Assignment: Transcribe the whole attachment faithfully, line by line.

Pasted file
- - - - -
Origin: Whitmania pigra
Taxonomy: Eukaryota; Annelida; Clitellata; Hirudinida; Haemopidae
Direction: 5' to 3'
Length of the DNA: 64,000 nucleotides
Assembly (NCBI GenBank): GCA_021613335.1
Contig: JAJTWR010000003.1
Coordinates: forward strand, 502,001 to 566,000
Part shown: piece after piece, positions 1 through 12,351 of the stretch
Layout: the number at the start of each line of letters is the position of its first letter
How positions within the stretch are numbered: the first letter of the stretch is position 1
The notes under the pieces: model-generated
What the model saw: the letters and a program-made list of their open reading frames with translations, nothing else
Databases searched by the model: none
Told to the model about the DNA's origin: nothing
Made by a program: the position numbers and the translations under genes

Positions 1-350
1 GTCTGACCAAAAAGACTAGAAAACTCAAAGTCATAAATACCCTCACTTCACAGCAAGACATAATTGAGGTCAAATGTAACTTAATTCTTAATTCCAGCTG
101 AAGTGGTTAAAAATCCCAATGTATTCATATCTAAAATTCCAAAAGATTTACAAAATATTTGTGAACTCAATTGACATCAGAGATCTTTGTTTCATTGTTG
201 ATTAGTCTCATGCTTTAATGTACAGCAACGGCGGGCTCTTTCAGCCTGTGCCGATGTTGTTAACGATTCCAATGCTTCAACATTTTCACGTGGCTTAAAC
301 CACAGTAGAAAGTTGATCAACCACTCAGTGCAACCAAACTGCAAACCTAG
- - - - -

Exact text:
Origin: Whitmania pigra
Taxonomy: Eukaryota; Annelida; Clitellata; Hirudinida; Haemopidae
Direction: 5' to 3'
Length of the DNA: 64,000 nucleotides
Assembly (NCBI GenBank): GCA_021613335.1
Contig: JAJTWR010000003.1
Coordinates: forward strand, 502,001 to 566,000
Part shown: piece after piece, positions 1 through 12,351 of the stretch
Layout: the number at the start of each line of letters is the position of its first letter
How positions within the stretch are numbered: the first letter of the stretch is position 1
The notes under the pieces: model-generated
What the model saw: the letters and a program-made list of their open reading frames with translations, nothing else
Databases searched by the model: none
Told to the model about the DNA's origin: nothing
Made by a program: the position numbers and the translations under genes

Positions 1-350
1 GTCTGACCAAAAAGACTAGAAAACTCAAAGTCATAAATACCCTCACTTCACAGCAAGACATAATTGAGGTCAAATGTAACTTAATTCTTAATTCCAGCTG
101 AAGTGGTTAAAAATCCCAATGTATTCATATCTAAAATTCCAAAAGATTTACAAAATATTTGTGAACTCAATTGACATCAGAGATCTTTGTTTCATTGTTG
201 ATTAGTCTCATGCTTTAATGTACAGCAACGGCGGGCTCTTTCAGCCTGTGCCGATGTTGTTAACGATTCCAATGCTTCAACATTTTCACGTGGCTTAAAC
301 CACAGTAGAAAGTTGATCAACCACTCAGTGCAACCAAACTGCAAACCTAG